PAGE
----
While Greenberg was being filled with lead, his wife Ida was inside their house waiting for her husband’s return. She was called to testify at the 1940 Harry Greenberg murder trial of Siegel (Carbo was scheduled to be tried at a separate trial, and Tannenbaum had turned rat, ready to fly out to California to testify at both trials).

On the stand, Ida Greenberg said, “I was reading and suddenly I heard a few shots, and because they were so fast and because I heard a car drive away, I thought they were backfires. But finally I got out of bed and went downstairs. I recognized the car and I saw a great amount of blood outside the car. I opened the door and there was my husband. I started screaming for help.”

During Siegel’s trial, Abe “Kid Twist” Reles, who had also turned canary and was the corroborating witness the prosecution needed to convict Siegel and later Carbo in California, suddenly flew out of the sixth-story window of the Half Moon Hotel in Coney Island. At the time, Reles was under 24-hour police guard, even while he was sleeping. However, the official police report said Reles died “trying to escape by lowering himself down the side of the hotel using several bedsheets.” How this was possible with a policeman supposedly in Reles’ bedroom was never fully explained by the police. Frank Costello later said he had spread $50,000 around the New York City police department to get rid of Reles. It was also rumored, the police guarding Reles were the ones who threw Reles out of the window.

The case against Siegel also went “out the window” with Reles, and the charges against Siegel were dismissed due to lack of evidence.

Carbo was tried in California a few months later, but due to the lack of corroborating evidence of Tannenbaum’s testimony by Reles, his case ended in a hung jury. Carbo was set to be tried a second time, but according to Burton Turkus, New York City District Attorney William O’Dwyer, who had Tannenbaum under wraps, refused to allow Tannenbaum to travel back to California to testify at Carbo’s second trial. As a result, the charges against Carbo were dropped, and no one was ever convicted of the murder of Harry “Big Greenie” Greenberg.

Still, Siegel had a stone in his shoe and that stone was named Sholem Bernstein.

There was a system the National Crime Commission had in place for settling matters of dispute. Bernstein couldn’t be touched by Siegel unless Siegel had the permission of the boss of Bernstein’s New York City territory. The New York City bosses considered Bernstein one of their best men and refused to harm a hair on his head. But Siegel was adamant that Bernstein must die, so this compelled Siegel to fly to New York City in order to plead his case for the death penalty for Bernstein.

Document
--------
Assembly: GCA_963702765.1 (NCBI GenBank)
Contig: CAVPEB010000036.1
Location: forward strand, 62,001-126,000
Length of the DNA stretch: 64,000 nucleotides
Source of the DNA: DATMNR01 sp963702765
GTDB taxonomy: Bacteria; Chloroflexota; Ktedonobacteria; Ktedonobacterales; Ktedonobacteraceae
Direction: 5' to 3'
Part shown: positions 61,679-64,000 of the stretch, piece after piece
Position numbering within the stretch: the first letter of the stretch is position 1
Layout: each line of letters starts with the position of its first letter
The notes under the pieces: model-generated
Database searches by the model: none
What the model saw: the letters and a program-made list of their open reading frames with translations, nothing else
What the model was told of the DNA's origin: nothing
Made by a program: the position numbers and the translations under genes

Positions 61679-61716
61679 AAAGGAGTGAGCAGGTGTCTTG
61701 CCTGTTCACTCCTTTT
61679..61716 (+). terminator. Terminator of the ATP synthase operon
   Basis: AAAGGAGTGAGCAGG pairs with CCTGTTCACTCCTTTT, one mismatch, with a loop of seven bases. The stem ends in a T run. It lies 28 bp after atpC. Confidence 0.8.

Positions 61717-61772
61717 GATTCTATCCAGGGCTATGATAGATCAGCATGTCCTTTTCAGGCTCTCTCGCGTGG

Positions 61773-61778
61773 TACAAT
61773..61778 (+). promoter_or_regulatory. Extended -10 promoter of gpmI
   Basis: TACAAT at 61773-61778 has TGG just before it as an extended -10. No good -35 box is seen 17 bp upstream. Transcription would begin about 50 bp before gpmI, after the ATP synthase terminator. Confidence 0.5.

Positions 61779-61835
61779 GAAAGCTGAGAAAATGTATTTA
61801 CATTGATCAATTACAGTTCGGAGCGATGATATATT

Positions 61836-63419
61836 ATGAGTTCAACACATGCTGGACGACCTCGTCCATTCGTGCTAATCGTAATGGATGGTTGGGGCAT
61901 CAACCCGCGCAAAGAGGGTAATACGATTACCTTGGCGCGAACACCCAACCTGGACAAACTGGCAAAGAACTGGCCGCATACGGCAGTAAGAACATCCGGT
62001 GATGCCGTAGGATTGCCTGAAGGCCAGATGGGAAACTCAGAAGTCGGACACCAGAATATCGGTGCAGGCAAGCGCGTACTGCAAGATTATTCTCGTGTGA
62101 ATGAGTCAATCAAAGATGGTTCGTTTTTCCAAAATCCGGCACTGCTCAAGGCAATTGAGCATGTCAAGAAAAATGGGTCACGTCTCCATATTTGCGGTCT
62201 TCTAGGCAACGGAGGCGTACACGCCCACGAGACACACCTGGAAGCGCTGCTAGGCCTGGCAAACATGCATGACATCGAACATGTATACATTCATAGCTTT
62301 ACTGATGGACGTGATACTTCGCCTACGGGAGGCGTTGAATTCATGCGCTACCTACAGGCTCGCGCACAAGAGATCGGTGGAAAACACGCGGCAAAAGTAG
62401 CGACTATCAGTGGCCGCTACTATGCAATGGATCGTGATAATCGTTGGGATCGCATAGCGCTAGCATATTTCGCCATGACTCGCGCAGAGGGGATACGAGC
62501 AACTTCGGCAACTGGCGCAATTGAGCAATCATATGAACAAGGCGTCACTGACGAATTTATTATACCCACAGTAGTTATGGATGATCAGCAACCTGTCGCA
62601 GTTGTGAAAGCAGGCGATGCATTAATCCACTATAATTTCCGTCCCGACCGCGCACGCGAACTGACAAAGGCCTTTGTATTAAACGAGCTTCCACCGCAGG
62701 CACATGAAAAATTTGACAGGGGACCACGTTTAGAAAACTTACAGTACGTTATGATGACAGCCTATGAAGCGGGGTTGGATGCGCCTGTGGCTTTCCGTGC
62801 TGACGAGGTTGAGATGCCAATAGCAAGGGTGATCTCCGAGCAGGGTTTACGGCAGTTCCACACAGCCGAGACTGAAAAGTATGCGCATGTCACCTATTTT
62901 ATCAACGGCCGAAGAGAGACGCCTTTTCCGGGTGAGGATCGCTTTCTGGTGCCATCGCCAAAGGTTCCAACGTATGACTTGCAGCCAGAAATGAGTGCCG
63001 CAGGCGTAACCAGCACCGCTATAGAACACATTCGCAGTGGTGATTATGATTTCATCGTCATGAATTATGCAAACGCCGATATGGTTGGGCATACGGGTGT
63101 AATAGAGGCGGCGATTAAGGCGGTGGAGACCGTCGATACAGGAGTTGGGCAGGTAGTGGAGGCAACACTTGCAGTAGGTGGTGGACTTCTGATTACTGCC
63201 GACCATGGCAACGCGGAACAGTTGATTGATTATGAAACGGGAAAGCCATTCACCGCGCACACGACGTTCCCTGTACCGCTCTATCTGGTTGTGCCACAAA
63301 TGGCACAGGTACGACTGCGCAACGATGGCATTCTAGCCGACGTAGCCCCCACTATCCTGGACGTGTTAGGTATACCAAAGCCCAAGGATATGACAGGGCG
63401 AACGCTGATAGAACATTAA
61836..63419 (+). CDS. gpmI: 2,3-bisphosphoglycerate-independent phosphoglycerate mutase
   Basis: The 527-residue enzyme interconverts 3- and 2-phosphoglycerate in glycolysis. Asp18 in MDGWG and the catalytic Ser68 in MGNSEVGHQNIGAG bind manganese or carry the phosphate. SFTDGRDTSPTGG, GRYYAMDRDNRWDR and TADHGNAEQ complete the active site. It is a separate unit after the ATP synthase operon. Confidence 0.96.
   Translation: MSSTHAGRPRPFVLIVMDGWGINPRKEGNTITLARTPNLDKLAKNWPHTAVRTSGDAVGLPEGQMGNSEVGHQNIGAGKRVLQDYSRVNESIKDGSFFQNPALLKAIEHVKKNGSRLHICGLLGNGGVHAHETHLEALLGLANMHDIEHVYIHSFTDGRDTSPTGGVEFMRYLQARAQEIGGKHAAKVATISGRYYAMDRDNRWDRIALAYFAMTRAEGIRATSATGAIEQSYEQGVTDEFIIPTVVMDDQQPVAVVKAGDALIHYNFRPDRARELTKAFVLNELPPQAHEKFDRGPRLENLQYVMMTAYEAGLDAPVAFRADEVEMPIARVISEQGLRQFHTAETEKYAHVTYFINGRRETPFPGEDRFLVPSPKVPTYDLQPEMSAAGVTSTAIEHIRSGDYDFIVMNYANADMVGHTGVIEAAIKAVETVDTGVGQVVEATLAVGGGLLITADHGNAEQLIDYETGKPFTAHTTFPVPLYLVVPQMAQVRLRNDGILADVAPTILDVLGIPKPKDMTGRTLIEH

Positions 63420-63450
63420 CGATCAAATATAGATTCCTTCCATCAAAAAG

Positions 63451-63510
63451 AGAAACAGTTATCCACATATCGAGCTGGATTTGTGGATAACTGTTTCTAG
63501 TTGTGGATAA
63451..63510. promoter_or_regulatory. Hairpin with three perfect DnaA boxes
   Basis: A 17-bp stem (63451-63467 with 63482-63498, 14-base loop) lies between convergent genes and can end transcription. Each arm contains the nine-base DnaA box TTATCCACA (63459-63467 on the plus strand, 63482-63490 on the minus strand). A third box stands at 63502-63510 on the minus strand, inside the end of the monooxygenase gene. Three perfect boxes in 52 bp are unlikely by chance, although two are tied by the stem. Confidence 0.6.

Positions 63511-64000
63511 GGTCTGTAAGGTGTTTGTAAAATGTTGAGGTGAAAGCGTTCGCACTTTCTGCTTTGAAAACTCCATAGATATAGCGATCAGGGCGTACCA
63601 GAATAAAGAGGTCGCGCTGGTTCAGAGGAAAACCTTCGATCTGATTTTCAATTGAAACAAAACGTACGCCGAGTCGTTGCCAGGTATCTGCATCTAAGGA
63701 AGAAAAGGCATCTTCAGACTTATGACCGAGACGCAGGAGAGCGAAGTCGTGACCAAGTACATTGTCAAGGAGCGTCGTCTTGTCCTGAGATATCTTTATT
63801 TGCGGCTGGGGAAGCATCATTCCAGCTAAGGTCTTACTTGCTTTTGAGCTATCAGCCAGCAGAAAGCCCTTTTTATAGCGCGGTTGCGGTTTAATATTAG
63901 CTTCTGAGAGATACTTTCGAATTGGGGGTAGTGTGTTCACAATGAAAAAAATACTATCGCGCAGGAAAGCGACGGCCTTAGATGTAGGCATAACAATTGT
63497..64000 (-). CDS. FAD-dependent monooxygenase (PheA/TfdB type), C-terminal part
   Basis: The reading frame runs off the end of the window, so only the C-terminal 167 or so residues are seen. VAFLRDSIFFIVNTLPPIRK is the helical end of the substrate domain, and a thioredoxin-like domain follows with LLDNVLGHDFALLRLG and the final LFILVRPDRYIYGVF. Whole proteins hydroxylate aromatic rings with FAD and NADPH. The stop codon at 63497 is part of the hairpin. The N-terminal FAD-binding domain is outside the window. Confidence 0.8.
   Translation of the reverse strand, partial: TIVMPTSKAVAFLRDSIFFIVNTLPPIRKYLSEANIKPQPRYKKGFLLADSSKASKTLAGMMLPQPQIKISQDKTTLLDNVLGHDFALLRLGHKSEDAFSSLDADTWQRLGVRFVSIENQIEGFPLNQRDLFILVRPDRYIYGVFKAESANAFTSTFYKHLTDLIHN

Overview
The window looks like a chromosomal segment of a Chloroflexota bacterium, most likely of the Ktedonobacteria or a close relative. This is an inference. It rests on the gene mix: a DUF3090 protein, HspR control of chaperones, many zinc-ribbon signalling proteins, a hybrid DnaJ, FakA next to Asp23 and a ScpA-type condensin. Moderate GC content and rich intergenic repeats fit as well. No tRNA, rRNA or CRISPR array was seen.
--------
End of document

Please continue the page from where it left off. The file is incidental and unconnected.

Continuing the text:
The National Crime Commission prided itself on its internal justice system. Every man who was targeted to death by someone, was allowed to have his case pleaded in a kangaroo court, usually by someone with pull within the organization. The man who took Bernstein’s part was none other then Abe Reles, who had not yet turned canary, and was still very much alive. As was shown when he took the stand against his old friends, Reles had a way with words, and he could be very convincing when he got the urge, which, considering his career, was quite often.

The sitdown took place in midtown hotel room, with a nine-member panel deciding on the fate of Bernstein, of which there was no appeal process possible. Siegel pleaded his case first, firmly stating that Bernstein was on a job, and not only had disobeyed direct orders, but had fled the scene before his job was completed. Siegel pointed out that the penalty for this was death. Period.

Now it was Reles’ turn.

Reles began by saying he was calling no witnesses. He also admitted that his client – Bernstein – had indeed fled California before he was able to steal the much-needed second murder car. And then Reles went on to explain why his client was completely innocent of all the charges.

Reles told the panel, “The same day Ben gave him the contract, Sholem got word from New York that his mama is going to cash in. Sholem is a good boy. His mama is dying; he figures he should go there. You all know how a mama is. It makes it easier for her to go if her boy is sitting there by the bed, saying nice things – like he loves her and she is getting better and like that.”

“So Sholem doesn’t even think of a contract. He don’t think of nothing. He lams out of L.A. and hustles home to be with his mother when she checks out. He drives day and night. All he wants is to hold her hand. He is a good boy.”

Reles’ put his chin up into the air and raised his voice an octave. “And that gentlemen,” he said, “that is why Sholem left town. Not on account of ducking the contract. But on account his mama is kicking off.”

When Reles had finished, there was not a dry eye in the room; not even Siegel’s. Bernstein was unanimously acquitted, and Ben Siegel flew back to California, only to have his own murder contract approved by the National Crime Syndicate, and summarily executed, on June 20, 1947.